Local Papuan traders demand enforcement of regulations to protect their market interests

Papuan Traders
Mama Maria Pekey serving buyers at Youtefa Market, Jayapura City, Papua Province, Tuesday (5/9/2023) afternoon. - Jubi/CR-9Mama Maria Pekey serving buyers at Youtefa Market, Jayapura City, Papua Province, Tuesday (5/9/2023) afternoon. - Jubi/CR-9

Jayapura, Jubi – Local Papuan traders have urged the Jayapura City Administration to supervise and enforce Regional Regulation No. 10/2018, which focuses on safeguarding and empowering local traders, particularly Indigenous Papuans in the market. This request is essential to ensure that local traders can exclusively sell indigenous products like sago, areca nuts, vegetables, petatas (sweet potatoes), and smoked fish, as outlined in the regulation.

Maria Pekey, the coordinator of Indigenous Papuan traders in Abepura, conveyed this message at Youtefa Market, on Tuesday, September 5, 2023. She emphasized the need for Indigenous Papuan traders to manage the sale of products to prevent non-Papuan traders from selling the same items.

The struggle to prevent non-Papuan traders from taking over the market has involved peaceful protests at various government offices, including the Jayapura Mayor’s Office and the Papua Governor’s Office.

Pekey, or Mama Pekey as she is called, a daily vegetable seller at Youtefa Market, shared that her income used to range from Rp1 to 2 million, from a capital of Rp500,000. However, from 2022 to 2023, despite her capital investment increasing to Rp1 or to 2 million, her income decreased. Some traders even stopped selling because of this same reason.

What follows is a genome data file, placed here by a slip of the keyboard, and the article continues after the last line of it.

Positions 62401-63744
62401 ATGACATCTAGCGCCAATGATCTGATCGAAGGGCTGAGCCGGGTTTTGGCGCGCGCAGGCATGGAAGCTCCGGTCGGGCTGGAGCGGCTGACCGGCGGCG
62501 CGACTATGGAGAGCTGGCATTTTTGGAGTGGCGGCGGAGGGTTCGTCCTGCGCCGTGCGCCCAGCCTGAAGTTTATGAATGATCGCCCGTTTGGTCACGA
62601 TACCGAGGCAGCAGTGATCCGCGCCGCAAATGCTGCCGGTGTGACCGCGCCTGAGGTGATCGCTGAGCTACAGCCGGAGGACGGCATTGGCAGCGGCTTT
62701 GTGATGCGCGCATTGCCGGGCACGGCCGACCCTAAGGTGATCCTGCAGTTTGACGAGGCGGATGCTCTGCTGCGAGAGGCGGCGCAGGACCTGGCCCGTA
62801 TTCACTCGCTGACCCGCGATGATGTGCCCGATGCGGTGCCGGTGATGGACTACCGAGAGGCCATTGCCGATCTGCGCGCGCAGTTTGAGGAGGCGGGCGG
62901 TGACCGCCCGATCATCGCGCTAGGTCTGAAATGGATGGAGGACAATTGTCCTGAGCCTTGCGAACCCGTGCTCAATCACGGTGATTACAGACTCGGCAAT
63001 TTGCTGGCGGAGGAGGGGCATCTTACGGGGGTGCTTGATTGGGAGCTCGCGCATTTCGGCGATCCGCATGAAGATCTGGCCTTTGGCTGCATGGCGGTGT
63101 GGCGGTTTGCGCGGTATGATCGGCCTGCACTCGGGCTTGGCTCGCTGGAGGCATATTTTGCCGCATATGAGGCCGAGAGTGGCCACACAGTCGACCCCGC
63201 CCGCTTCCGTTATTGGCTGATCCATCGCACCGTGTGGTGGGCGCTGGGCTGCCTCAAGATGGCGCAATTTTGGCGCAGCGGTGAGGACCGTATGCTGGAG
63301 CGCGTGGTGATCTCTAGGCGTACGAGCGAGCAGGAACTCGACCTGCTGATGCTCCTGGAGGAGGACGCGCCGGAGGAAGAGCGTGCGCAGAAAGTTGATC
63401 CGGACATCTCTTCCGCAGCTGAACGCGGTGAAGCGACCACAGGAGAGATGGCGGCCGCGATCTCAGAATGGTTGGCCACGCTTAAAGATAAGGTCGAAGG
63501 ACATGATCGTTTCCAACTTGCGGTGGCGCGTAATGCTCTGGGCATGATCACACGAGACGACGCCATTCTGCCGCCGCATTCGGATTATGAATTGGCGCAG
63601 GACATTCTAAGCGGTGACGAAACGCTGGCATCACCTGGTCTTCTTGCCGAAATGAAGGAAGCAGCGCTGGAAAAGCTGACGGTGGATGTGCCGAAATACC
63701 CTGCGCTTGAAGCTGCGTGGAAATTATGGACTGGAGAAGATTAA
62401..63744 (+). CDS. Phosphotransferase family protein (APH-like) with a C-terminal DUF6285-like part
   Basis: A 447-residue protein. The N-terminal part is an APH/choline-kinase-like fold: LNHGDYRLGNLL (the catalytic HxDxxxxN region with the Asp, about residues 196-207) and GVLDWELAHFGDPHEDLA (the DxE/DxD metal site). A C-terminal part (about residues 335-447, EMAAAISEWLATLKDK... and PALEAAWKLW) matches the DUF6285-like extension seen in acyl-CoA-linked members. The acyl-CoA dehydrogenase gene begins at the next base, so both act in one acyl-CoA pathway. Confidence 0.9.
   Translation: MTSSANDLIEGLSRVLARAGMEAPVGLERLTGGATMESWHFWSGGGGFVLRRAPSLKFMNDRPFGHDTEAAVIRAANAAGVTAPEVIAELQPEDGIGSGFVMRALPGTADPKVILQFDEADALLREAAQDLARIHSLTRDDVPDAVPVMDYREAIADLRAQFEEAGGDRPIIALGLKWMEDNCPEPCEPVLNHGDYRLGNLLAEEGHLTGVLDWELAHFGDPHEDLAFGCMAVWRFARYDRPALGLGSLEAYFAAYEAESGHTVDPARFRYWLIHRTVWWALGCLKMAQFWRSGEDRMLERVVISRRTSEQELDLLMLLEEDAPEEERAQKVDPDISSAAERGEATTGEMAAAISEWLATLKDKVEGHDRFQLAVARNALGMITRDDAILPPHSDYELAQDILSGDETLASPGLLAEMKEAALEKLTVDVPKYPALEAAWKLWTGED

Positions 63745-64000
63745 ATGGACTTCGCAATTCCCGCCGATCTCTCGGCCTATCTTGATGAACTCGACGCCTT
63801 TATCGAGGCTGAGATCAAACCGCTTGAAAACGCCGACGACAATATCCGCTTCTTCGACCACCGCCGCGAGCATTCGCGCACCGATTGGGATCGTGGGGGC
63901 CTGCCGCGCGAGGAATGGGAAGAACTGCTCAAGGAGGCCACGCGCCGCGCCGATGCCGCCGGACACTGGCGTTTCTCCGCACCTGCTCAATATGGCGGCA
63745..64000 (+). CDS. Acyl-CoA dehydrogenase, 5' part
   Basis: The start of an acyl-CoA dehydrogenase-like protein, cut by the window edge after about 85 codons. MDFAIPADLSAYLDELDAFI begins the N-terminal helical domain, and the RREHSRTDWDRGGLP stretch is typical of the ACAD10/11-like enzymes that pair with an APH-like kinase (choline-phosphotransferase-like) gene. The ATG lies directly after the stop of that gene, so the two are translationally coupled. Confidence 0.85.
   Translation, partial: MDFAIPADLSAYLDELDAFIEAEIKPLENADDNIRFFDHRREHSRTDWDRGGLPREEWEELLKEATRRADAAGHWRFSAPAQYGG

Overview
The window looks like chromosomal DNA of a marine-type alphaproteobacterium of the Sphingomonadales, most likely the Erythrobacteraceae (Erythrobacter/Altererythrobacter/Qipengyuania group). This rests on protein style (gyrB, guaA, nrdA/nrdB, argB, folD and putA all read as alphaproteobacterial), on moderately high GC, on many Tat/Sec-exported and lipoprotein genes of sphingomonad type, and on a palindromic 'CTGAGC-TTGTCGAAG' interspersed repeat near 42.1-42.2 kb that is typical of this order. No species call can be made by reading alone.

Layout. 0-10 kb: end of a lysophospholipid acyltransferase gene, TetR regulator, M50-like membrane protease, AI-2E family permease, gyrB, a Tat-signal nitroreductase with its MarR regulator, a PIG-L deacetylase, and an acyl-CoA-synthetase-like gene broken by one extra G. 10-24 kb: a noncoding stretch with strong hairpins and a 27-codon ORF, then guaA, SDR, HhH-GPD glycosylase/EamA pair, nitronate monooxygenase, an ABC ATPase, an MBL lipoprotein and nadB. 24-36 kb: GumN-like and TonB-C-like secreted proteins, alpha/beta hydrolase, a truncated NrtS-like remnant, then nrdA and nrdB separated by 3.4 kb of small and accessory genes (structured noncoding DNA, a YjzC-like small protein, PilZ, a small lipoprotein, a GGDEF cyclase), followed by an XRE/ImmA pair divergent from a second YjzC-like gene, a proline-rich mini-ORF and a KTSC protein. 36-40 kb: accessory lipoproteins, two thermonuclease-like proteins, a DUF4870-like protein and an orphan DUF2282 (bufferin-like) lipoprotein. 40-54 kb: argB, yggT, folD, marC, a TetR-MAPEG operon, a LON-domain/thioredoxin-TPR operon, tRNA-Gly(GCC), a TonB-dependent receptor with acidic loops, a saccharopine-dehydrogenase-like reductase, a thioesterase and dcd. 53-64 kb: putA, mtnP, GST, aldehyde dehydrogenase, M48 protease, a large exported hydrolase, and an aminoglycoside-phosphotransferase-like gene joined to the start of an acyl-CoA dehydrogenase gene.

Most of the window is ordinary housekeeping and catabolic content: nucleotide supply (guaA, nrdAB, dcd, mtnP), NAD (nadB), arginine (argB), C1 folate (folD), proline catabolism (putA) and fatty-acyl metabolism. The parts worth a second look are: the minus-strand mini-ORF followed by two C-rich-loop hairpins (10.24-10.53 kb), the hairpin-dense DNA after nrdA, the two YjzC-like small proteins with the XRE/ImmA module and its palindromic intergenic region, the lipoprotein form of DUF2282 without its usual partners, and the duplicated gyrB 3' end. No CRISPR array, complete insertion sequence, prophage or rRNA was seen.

Pekey highlighted the economic vulnerability of Papuan mothers, which has further deteriorated due to the influx of non-Papuan traders into the market.

“Currently, there are about 80 Indigenous Papuan traders in Youtefa Market, selling various products, while there are around 200 non-Papuan traders, offering a wide range of items, from clothing to electronics and food products,” she said.

Nonetheless, Pekey and other Indigenous Papuan traders are hopeful that the government will enforce the regional regulation to protect their interests, especially regarding the sale of indigenous products.


“We believe that market officials should not merely collect daily market fees of Rp 5,000 but should also ensure strict adherence to market regulations,” she added.

Maria Matuan, another Indigenous Papuan trader at Youtefa Market, expressed similar concerns, asserting that locally produced items should be exclusively allocated to Indigenous Papuan traders. She and her fellow traders have repeatedly met with the Mayor of Jayapura City to voice their grievances about non-Papuan traders selling local products in various markets in the city, but their concerns have yet to be addressed.

Matuan, who has been selling areca nuts at Youtefa Market for a decade, lamented the growing presence of non-Papuan traders in the largest regional market in Jayapura City, outnumbering native Papuan traders significantly.

“If a non-Papuan trader goes back to their hometown, when they return to Papua, they often bring along 10 to 20 new traders,” she said.

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